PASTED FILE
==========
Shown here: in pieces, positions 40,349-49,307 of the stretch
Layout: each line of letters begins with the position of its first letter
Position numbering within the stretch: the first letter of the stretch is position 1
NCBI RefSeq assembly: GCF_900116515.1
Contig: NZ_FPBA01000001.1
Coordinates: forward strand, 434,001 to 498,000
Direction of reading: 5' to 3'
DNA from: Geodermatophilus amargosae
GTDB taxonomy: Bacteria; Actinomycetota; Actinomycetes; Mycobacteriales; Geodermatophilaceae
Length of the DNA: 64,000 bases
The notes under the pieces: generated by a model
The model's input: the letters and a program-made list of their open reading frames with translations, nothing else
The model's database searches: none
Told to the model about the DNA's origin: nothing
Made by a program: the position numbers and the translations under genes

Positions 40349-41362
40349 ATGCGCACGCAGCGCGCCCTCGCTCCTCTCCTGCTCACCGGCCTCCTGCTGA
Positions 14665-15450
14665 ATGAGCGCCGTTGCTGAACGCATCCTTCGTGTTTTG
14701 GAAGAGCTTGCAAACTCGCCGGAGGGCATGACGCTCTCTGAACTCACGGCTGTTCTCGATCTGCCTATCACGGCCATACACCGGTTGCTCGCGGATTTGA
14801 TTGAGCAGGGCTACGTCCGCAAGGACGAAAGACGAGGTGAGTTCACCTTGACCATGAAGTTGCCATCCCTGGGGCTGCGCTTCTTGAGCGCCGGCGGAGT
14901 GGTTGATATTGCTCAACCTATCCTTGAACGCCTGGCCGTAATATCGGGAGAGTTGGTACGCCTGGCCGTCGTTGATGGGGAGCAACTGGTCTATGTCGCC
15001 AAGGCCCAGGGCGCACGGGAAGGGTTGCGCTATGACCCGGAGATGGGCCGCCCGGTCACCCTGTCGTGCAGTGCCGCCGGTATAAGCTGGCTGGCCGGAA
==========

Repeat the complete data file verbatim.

Shown here: in pieces, positions 40,349-49,307 of the stretch
Layout: each line of letters begins with the position of its first letter
Position numbering within the stretch: the first letter of the stretch is position 1
NCBI RefSeq assembly: GCF_900116515.1
Contig: NZ_FPBA01000001.1
Coordinates: forward strand, 434,001 to 498,000
Direction of reading: 5' to 3'
DNA from: Geodermatophilus amargosae
GTDB taxonomy: Bacteria; Actinomycetota; Actinomycetes; Mycobacteriales; Geodermatophilaceae
Length of the DNA: 64,000 bases
The notes under the pieces: generated by a model
The model's input: the letters and a program-made list of their open reading frames with translations, nothing else
The model's database searches: none
Told to the model about the DNA's origin: nothing
Made by a program: the position numbers and the translations under genes

Positions 40349-41362
40349 ATGCGCACGCAGCGCGCCCTCGCTCCTCTCCTGCTCACCGGCCTCCTGCTGA
Positions 14665-15450
14665 ATGAGCGCCGTTGCTGAACGCATCCTTCGTGTTTTG
14701 GAAGAGCTTGCAAACTCGCCGGAGGGCATGACGCTCTCTGAACTCACGGCTGTTCTCGATCTGCCTATCACGGCCATACACCGGTTGCTCGCGGATTTGA
14801 TTGAGCAGGGCTACGTCCGCAAGGACGAAAGACGAGGTGAGTTCACCTTGACCATGAAGTTGCCATCCCTGGGGCTGCGCTTCTTGAGCGCCGGCGGAGT
14901 GGTTGATATTGCTCAACCTATCCTTGAACGCCTGGCCGTAATATCGGGAGAGTTGGTACGCCTGGCCGTCGTTGATGGGGAGCAACTGGTCTATGTCGCC
15001 AAGGCCCAGGGCGCACGGGAAGGGTTGCGCTATGACCCGGAGATGGGCCGCCCGGTCACCCTGTCGTGCAGTGCCGCCGGTATAAGCTGGCTGGCCGGAA